The avocado industry is involved in foodservice on numerous levels, for an extremely important reason, sources say.

The reason: exposure.

“Foodservice has always represented a great opportunity to introduce new ideas for an item when it comes to avocados,” said Jan DeLyser, vice president of marketing with the Irvine-based California Avocado Commission.

Active involvement with foodservice customers helps consumers think beyond guacamole when they consider avocado choices on restaurant menus, DeLyser said.

“Now, when you look at the burger shops and sandwich shops that are tying in fresh avocados, you’re introducing a usage concept to consumers that they might not have known about before,” she said.

The commission has an annual Artisan Chef Program, that includes chefs in 14 cities around the country, DeLyser said.

“They’re out there talking in their local media and in their restaurants, and they’re developing recipes constantly that include avocados,” she said.

That kind of effort is helping to grow avocados’ presence on restaurant menus, said Ross Wileman, vice president of sales & marketing with Oxnard, Calif.-based Mission Produce Inc.

“I think people are seeing a growing segment in foodservice, applying avocados to their menus,” he said.

Perhaps avocados got an initial foothold through guacamole, but that presence has grown considerably, Wileman said.

“You may have seen them at Wendy’s or Burger King, but that’s transcended into other groups, such as Panera, sandwich and salad segments that are using fresh avocados more and more,” Wileman said.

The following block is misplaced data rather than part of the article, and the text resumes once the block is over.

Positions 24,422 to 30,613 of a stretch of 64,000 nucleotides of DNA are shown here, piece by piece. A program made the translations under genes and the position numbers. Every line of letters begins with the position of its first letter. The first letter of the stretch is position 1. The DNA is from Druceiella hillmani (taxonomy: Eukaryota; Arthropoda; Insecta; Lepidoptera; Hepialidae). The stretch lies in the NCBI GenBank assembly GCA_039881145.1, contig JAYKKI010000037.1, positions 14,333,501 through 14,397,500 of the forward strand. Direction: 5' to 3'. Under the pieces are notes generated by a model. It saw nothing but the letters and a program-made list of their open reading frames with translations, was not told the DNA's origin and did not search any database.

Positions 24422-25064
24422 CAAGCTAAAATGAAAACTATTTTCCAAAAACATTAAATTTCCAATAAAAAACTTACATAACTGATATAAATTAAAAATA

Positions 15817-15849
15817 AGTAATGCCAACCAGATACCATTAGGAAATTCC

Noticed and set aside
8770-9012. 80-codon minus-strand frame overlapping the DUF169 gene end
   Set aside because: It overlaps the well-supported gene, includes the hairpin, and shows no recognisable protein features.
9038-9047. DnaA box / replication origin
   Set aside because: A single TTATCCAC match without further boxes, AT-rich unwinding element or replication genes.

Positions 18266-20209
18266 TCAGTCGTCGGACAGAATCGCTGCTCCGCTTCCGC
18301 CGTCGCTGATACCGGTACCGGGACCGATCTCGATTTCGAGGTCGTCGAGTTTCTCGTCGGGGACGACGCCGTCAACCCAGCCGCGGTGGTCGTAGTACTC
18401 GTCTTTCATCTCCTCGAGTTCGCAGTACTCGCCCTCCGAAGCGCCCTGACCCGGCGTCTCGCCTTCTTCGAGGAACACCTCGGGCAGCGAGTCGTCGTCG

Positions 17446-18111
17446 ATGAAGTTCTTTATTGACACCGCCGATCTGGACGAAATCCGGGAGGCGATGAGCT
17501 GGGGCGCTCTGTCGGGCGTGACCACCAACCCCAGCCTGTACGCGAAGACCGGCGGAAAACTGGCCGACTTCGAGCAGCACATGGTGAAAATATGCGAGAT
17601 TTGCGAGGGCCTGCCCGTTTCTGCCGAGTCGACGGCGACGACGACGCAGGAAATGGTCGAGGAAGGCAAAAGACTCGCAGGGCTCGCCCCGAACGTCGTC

It also has transcended restaurant categories, Wileman said.

“We used to think fresh avocados in foodservice was really only for Hispanic restaurants, but that segment is growing,” he said.

The Chilean avocado industry’s college football tie-ins have paid off in terms of attracting college-aged diners, said Maggie Bezart, marketing director with the Chilean Avocado Importers Association, based in Washington, D.C.

“It is bringing more avocados to the university dining program, which not only increases the usage of the product, but increases the consumption of the product,” she said.

The Mexican Hass Avocados Importers Association, based in Fallston, Md., works closely with chefs, said Jackie Bohmer, marketing director.

“This fall we’ll showcase the value and versatility of avocados for restaurants at two premiere industry conferences,” she said.